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'Brokeback Mountain' at 15: Jake Gyllenhaal on how filming gay romance 'was uncomfortable at times but we knew the bigger picture'

·Senior Correspondent, Yahoo Entertainment
·2 min read
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Though it was often far oversimplified as “the gay cowboy movie,” Brokeback Mountain nonetheless became a worldwide phenomenon upon its release 15 years ago today. It should have also become a Best Picture winner, but lost to the since-largely forgotten Crash in one of Oscar’s all-time biggest head-scratchers.

Unlike Crash, Brokeback’s legacy still mounts today. The film, about the secret and ultimately tragic love story between two men (Jake Gyllenhaal and the late Heath Ledger) who meet as farmhands in the rural and rugged terrain of eastern Wyoming, is generally considered one of the most impactful LGBTQ-themed releases of the century. Its $178 million box office haul proved audiences thirsted to see gay stories represented on the big screen.

“It became so much bigger than what we thought it would be,” Gyllenhaal told Yahoo Entertainment during a 2014 Role Recall interview (watch above, with Brokeback starting at 2:05). “It became so much more than what we expected. It was no longer ours, really, at a certain point. It was sort of everyone’s, in this way, and we were just a part of it.”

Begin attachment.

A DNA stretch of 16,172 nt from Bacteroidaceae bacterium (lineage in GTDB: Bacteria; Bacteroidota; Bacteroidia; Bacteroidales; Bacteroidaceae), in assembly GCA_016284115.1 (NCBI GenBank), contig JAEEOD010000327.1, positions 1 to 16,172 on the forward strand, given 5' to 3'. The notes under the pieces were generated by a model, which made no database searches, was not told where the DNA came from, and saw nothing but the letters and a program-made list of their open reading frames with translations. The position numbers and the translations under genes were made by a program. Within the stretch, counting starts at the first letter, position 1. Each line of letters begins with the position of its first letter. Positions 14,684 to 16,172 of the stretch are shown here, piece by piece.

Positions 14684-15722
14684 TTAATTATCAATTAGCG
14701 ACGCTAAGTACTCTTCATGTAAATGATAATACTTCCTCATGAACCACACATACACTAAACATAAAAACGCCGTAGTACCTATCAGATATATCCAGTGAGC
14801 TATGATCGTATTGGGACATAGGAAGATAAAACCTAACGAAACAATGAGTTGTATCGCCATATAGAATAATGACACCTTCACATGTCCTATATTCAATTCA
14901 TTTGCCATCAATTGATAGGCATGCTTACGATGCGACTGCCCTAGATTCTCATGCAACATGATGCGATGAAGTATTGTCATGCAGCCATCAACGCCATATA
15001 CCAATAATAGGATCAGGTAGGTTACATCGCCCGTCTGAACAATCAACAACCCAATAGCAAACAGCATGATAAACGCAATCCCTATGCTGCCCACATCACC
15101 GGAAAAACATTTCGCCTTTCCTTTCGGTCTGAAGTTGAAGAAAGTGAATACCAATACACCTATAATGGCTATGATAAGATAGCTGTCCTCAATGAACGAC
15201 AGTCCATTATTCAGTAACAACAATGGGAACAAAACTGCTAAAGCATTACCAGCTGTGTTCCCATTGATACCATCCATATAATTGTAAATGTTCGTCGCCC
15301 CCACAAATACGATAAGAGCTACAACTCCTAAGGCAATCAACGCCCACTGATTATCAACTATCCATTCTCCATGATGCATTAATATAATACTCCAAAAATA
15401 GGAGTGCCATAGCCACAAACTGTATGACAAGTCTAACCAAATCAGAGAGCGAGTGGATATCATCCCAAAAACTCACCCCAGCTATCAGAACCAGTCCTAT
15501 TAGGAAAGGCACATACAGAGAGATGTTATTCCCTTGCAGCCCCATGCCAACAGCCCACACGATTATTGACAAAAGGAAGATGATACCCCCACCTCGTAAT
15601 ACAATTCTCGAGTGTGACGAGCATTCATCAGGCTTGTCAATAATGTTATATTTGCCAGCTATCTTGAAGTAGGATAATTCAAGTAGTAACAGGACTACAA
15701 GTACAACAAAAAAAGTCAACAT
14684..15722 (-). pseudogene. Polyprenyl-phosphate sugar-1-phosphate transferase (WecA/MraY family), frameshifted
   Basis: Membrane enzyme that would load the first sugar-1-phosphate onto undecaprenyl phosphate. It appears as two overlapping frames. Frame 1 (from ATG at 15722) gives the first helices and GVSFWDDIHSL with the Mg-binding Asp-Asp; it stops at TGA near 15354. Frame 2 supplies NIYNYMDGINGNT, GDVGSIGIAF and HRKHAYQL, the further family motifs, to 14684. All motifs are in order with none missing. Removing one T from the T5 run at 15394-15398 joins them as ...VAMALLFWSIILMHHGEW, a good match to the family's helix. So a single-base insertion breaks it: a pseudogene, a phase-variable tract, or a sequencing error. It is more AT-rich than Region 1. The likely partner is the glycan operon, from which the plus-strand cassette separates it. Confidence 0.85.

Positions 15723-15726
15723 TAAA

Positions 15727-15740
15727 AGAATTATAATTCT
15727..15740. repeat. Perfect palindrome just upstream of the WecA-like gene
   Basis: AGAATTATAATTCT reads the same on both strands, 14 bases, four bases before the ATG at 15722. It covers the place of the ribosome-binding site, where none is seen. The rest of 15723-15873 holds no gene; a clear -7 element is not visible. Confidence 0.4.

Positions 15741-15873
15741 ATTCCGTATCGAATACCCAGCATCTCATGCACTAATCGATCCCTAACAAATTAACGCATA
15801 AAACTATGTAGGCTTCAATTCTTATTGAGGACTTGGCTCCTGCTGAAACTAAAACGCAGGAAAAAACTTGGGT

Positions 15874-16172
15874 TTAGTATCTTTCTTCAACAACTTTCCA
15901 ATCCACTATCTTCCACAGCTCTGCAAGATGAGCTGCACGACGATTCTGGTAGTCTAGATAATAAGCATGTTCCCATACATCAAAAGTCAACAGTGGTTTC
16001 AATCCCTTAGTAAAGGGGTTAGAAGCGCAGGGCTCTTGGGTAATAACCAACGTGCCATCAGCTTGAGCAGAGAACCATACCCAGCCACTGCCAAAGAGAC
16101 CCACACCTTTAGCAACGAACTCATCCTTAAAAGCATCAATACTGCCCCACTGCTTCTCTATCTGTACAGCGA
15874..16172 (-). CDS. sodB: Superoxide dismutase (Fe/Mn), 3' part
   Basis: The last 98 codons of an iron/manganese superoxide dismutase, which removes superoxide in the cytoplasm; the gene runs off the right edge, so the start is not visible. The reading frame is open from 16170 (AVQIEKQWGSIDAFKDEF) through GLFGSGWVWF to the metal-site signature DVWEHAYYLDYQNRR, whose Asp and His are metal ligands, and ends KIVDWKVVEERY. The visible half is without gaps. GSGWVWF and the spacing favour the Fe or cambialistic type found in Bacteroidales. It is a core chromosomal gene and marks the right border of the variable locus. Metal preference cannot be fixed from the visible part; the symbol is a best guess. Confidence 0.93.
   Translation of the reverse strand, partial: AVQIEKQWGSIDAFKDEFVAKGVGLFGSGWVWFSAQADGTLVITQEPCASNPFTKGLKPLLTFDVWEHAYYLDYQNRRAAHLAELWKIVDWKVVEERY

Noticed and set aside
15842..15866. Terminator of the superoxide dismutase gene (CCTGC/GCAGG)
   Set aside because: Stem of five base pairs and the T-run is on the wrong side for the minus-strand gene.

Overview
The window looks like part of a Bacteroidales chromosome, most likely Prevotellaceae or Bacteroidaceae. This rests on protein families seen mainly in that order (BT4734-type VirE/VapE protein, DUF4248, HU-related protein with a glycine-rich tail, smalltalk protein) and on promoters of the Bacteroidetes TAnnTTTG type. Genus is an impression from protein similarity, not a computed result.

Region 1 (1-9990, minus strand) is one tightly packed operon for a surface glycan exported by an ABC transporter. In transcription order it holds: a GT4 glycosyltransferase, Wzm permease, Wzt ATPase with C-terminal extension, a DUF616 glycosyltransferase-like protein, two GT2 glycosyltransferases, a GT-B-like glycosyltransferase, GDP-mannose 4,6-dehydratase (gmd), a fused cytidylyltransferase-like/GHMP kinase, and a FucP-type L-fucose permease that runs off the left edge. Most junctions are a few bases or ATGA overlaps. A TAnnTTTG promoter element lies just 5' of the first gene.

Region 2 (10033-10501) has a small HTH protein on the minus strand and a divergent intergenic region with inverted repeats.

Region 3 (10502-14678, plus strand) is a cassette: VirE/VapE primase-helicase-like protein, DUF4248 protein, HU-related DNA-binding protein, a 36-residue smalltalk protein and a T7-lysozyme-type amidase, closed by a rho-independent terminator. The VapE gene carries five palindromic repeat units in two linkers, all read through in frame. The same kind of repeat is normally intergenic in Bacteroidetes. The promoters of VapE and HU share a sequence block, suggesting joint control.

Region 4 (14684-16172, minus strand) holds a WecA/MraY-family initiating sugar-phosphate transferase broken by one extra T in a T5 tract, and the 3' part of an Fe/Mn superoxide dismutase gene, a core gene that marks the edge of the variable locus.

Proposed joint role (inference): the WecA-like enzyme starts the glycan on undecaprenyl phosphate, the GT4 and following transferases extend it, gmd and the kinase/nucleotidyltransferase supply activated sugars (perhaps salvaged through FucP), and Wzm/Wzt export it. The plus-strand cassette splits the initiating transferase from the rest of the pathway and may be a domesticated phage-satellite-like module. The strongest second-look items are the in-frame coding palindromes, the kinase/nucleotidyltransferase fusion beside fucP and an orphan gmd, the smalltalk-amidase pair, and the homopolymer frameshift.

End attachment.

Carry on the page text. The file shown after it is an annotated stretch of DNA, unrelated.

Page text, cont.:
Jake Gyllenhaal and Heath Ledger in 'Brokeback Mountain' (Focus Features)
Jake Gyllenhaal and Heath Ledger in Brokeback Mountain. (Photo: Focus Features)

There were far fewer actors who were out at the time of the film’s production, and as Diana Ossana (who adapted Annie Proulx’s short story with Larry McMurtry for director Ang Lee) revealed in 2018, it was a difficult film to cast because of its subject material, with names like Matt Damon, Joaquin Phoenix, Mark Wahlberg and Edward Norton all once approached or involved.

“It was uncomfortable at times for us, but we also knew the bigger picture,” Gyllenhaal said of filming the love scenes with Ledger. “And we knew what the story was about and how much it meant to us and how important it was.”

Beyond its cultural impact and accolades (the film did win three Oscars, including Best Director for Lee), Gyllenhaal generally has warm memories of shooting the $14 million indie in a very cold Alberta, Canada.

Brokeback Mountain was a very special, very intimate process,” he said. “We were in the middle of nowhere, altogether. Particularly towards the beginning we were all living in trailers. So I’d wake up in the morning and Ang Lee would be doing tai chi by the river and different people would cook in the morning and then we’d walk to the set. There’s not a lot of pomp, it’s just making a movie and we’re all doing it together. It’s about telling a story and being real and being connected.”

Brokeback Mountain is currently streaming on Amazon.

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